Peer to Peer 2.0: Level Up!
This article originally appeared in START Connecting in May 2023.
In March 2023, we held our first Peer to Peer 2.0: Level Up training. Peer to Peer 2.0 emerged from a desire to communicate updated resources and content to established teams, dive deeper into advanced Peer to Peer content, and offer the opportunity for teams across the state to network and share ideas. We want to share exciting information about the next level of Peer to Peer.
Peer to Peer 2.0 was simply electric! The entire room buzzed with energy as participants learned from one another and made new connections. Team members highlighted aspects of their Peer to Peer programs that were points of pride and demonstrated greater opportunities for students. For example, one team hosted a Thanksgiving dinner fundraiser, while another created a “kindness” vending machine that distributed bags of cheer and kindness challenges. Another team explained their annual tradition of holding a cereal potluck. During the training, participants also joined “campfire” conversations to share information in small groups about how they implement different aspects of Peer to Peer.
Teams received a copy of the Peer to Peer Program Playbooks, reviewed the Fidelity Checklist, and were introduced to the Belonging Reflection Tool to help them explore ways to enrich their programs and foster belonging. Peer to Peer enhancement activities such as LINKS Boxes, Fridays for All, the Peer to Peer Padlet, and Empower One, Empower All were introduced. Additionally, teams learned about the Peer to Peer Secondary Curriculum Reimagined, which offers refreshed content and new ideas for Peer to Peer high school courses.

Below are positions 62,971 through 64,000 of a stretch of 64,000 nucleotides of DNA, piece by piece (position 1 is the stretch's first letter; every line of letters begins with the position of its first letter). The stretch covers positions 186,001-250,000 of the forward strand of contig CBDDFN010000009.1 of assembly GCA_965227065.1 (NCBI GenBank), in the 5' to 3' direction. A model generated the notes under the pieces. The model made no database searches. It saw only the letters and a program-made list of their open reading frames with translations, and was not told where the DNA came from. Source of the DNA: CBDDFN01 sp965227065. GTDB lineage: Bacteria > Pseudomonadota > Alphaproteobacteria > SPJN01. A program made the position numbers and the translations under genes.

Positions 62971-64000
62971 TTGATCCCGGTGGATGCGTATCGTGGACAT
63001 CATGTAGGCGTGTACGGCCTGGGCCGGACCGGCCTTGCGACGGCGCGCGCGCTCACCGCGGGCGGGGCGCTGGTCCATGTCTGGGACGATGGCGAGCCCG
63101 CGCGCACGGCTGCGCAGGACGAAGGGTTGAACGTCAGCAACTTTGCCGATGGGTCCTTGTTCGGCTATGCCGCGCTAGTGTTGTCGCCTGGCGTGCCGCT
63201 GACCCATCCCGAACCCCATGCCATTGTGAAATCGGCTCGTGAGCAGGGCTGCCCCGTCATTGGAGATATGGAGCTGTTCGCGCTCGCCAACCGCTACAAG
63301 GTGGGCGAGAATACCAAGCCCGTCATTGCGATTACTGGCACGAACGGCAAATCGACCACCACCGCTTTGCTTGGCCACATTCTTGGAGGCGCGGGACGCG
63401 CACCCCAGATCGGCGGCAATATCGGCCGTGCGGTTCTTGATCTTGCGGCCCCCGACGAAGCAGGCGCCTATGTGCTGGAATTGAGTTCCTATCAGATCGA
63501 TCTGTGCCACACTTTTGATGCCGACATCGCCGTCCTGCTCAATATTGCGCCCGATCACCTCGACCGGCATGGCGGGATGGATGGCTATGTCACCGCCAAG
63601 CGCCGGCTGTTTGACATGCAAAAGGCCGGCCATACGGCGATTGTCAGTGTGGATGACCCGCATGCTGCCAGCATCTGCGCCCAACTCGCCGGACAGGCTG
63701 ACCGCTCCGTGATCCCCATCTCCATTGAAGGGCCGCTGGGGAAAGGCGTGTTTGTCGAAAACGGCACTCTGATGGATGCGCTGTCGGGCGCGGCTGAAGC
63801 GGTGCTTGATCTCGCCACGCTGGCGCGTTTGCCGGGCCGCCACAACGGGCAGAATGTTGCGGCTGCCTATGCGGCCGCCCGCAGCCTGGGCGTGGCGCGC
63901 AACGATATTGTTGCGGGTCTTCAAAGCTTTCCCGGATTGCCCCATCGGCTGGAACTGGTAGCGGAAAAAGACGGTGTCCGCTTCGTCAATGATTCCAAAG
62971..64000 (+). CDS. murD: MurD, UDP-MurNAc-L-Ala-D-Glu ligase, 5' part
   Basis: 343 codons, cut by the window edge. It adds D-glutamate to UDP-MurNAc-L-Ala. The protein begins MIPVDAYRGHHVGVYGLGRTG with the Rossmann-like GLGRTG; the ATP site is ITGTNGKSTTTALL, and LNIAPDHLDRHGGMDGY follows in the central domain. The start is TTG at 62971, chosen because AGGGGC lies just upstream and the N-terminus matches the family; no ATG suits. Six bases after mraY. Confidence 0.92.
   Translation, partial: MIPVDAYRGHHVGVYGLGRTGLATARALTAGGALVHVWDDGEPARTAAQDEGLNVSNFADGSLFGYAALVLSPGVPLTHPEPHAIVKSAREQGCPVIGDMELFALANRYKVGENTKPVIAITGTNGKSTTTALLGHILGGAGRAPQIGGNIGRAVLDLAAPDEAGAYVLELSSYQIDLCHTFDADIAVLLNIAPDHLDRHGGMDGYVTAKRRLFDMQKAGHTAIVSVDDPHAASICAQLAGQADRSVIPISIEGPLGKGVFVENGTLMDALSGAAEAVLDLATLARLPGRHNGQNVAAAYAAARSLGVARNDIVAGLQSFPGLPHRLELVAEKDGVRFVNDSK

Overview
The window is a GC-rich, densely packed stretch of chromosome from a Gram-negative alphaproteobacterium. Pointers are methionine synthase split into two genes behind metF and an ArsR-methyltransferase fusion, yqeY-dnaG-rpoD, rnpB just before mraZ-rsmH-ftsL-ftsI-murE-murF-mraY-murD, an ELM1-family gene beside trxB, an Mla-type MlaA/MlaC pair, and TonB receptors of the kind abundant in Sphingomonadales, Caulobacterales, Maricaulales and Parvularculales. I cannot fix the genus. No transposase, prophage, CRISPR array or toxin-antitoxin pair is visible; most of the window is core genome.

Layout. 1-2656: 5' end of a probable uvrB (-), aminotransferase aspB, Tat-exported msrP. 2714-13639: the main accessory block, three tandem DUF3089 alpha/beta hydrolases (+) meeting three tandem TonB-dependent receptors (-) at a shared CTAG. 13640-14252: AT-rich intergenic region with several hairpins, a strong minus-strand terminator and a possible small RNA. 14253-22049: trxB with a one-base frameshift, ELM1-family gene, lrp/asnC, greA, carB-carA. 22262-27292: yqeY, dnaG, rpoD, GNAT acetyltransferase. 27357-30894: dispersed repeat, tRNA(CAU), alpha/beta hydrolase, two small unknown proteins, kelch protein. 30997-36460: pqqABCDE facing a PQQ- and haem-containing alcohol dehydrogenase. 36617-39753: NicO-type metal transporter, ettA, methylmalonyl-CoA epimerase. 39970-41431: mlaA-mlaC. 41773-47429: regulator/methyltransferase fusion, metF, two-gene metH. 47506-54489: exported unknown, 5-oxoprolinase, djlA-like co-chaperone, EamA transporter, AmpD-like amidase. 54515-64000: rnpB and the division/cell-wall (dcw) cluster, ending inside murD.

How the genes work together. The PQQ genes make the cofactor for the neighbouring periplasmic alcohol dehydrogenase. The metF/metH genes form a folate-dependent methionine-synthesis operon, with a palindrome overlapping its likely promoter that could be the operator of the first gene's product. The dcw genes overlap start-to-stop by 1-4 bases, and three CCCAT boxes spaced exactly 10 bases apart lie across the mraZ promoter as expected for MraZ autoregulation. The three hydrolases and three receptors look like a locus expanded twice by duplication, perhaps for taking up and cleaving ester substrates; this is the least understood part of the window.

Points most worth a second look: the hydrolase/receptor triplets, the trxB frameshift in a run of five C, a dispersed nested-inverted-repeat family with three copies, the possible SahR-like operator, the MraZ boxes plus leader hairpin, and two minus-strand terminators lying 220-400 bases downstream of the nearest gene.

Teams had the opportunity to take a deeper dive into Peer to Peer topics beyond the scope of the foundational Peer to Peer training. For instance, they learned about telling their story through data and saw an example of data storytelling from the Southwest Michigan Autism Resource Team (SMART) Regional Collaborative Network (RCN). Program leaders also learned from each other by exchanging ideas on fundraising.
Most importantly, the training put a spotlight on dismantling ableism through emphasizing the Participation Model. At its core, Peer to Peer is intended to promote belonging and improve outcomes for all students. However, if there is a hierarchical relationship between peers and students with disabilities, a culture of ableism quickly follows. As described in this Ableism 101 article, “Ableism is the discrimination of and social prejudice against people with disabilities based on the belief that typical abilities are superior.” START will continue to share ideas and facilitate conversations about this topic to help Peer to Peer teams understand, recognize, and dismantle ableism in their schools and programs.
Thank you to all who joined us and helped make the inaugural Peer to Peer 2.0: Level Up a success. We had a blast learning alongside you!
If you are interested in leveling up your Peer to Peer Program, consider the following opportunities:
Written by: Stephanie Pulido, M.Ed. (Program Evaluation and Resource Development Specialist) and Jamie Owen-DeSchryver, Ph.D. (Project Faculty)